The Samahang Manininda sa UP Campus (SMUPC) called for revisions in the university guidelines on vending activities to streamline processes for the maninindas to operate and sell anywhere on campus.
The group’s demands came after displacement threatened at least seven maninindas near the about-to-be-completed Dilimall, located at the site of the old shopping center.
“Ang usapin ng commercialization ay matagal nang isyu. Para sa case ng mga manininda, malaking epekto sa amin [ang] pagpasok ng commercialization kagaya ng nangyari sa Gyud Food,” SMUPC President Narry Hernandez said.
Dilimall is eyed to be the new shopping center, as the previous center was razed down in a fire in March 2018. Like the old shopping center, Dilimall will offer an array of goods and services to the community.
Hernandez, however, believed that the prices of services in Dilimall would be similar to the Gyud Food Hub, which SMUPC earlier blasted as anti-poor.
“Para sa amin, hindi katanggap-tanggap ang mataas na renta ta’s binabawi naman yung mark-up ng price sa mga estudyante. Kaya nga kami tumututol sa aming hanay [na] pumasok sa ganyang stall para makapag-alok kami ng mas murang alternatibo sa mga estudyante,” Hernandez said.
Much like in Gyud Food, Dilimall’s stalls would be managed by third-party concessionaires. SMUPC feared that the cost of vending spaces would be exorbitant, similar to Gyud Food Hub where rent ranges from P15,000 to P25,000.
“Hindi talaga maiiwasan ang taas ng kanilang renta, kaya nga kami tumututol sa aming hanay sa pumasok sa ganyang stall kasi yung mag-bu-burden sa taas ng presyo ay mga estudyante,” Hernandez said.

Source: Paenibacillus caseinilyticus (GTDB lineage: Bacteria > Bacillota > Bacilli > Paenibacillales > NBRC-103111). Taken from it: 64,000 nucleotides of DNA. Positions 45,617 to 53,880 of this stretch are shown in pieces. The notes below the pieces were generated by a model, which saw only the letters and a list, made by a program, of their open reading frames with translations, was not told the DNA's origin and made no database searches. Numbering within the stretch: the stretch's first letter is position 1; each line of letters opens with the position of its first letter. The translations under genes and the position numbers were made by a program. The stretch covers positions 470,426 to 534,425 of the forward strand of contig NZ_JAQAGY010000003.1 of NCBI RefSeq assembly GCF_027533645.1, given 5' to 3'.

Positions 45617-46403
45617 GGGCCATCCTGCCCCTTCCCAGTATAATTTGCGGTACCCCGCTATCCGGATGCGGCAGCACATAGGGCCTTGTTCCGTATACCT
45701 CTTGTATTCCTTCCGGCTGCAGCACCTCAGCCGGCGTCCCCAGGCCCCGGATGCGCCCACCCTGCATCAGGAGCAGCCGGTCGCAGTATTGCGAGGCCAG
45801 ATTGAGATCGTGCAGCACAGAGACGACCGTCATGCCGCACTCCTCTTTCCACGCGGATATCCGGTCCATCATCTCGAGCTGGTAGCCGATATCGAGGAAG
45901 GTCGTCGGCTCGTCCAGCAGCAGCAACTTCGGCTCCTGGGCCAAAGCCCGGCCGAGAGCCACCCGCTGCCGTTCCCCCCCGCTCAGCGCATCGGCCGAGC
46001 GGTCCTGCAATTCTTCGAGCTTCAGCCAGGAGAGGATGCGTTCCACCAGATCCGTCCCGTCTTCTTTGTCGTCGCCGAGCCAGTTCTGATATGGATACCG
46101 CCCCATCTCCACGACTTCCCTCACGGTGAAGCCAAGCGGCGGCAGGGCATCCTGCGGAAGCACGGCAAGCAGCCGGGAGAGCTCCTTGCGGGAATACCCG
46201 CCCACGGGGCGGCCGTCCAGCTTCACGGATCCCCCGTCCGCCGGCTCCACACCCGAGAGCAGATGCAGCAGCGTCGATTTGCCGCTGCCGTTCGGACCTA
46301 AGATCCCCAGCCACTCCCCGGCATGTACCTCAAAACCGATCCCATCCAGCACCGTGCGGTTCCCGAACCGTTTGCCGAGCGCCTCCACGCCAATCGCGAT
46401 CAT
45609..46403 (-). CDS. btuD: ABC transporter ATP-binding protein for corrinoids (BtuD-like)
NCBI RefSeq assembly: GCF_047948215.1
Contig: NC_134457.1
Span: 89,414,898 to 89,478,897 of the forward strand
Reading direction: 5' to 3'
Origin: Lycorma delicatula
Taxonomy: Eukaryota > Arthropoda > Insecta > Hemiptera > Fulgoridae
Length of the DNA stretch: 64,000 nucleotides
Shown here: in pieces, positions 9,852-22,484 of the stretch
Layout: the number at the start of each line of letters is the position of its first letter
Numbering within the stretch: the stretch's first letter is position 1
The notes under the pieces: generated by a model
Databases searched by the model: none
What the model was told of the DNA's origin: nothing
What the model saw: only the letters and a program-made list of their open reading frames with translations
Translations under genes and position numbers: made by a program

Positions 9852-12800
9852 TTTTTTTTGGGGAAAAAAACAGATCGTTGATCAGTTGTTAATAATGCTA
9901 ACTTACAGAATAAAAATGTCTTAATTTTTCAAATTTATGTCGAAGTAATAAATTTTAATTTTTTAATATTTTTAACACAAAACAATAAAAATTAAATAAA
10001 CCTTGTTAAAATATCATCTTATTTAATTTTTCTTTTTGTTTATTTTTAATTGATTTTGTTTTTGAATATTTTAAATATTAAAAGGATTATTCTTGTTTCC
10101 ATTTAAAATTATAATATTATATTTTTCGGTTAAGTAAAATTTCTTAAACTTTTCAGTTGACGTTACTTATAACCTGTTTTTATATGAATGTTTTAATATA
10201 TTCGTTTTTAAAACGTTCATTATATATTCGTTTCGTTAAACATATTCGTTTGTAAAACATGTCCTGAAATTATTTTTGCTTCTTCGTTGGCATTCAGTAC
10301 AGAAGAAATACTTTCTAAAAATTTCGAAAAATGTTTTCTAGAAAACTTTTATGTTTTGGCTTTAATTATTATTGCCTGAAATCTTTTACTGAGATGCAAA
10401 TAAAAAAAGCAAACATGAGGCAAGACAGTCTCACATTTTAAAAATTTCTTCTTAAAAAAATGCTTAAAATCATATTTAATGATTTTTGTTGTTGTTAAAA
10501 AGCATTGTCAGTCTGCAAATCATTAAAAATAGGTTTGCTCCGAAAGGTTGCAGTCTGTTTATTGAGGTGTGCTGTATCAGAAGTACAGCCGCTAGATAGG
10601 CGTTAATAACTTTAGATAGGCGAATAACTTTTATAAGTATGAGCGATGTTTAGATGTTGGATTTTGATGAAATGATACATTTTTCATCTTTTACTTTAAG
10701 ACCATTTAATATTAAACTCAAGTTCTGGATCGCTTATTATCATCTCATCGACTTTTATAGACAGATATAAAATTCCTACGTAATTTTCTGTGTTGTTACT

The hefty rent price is not SMUPC's sole concern. Hernandez said they were not given opportunities to sell in Gyud Food despite some SMUPC members having the capacity to pay rent.
The SMUPC called for the revision of the university guidelines on vending activities as the group struggled to avail vending permits under the existing policies of the Office of the Vice Chancellor for Planning and Development (OVCPD). SMUPC’s proposed revision will allow maninindas to sell in areas where important events occur, such as the annual Lantern Parade and UP College Admission Test.
Hernandez said that despite their adherence to the university processes to acquire vending permits, they were still rejected because the university feared they would worsen traffic congestion on the campus.
This is not the only instance when the university administration neglected the concerns of SMUPC. In 2020, then UP President Concepcion granted the SMUPC space near the University Library after threats of displacement surfaced due to a new faculty construction beside the Main Library. However, the Diliman administration has yet to give formal approval to allow SMUPC in the designated place until now.
The OVCPD, in its letter to the Collegian, said that the usage of fixed assets and buildings of UP rests upon the decision of the UP Board of Regents, in accordance with Memorandum 17-03.
OVCPD explained that all requests of any seller on any constituent universities for the deposition of fixed assets must be approved by the UP president, as endorsed by the chancellor.
Still, SMUPC raised concerns about a possible snub of their concerns from the UP administration as they were previously deprived of spaces to sell near the Gyud Food Hub and UP Library.
"May posibilidad na ang administrasyon ay tatalikuran kami kasi nagawa rin nila sa Gyud Food Hub," Hernandez said.
Hernandez hoped that Chancellor Edgardo Carlo Vistan would heed their calls for adequate spaces and inclusive treatment for them to sell on university grounds.
“Dapat i-prioritize ng UP administration na magbigay espasyo [sa] mga manininda sa mga bagong establishments kasi dapat ma-recognize ng unibersidad na ang mga UP manininda ay bahagi na ng kasaysayan at kultura ng unibersidad," Hernandez said. ●
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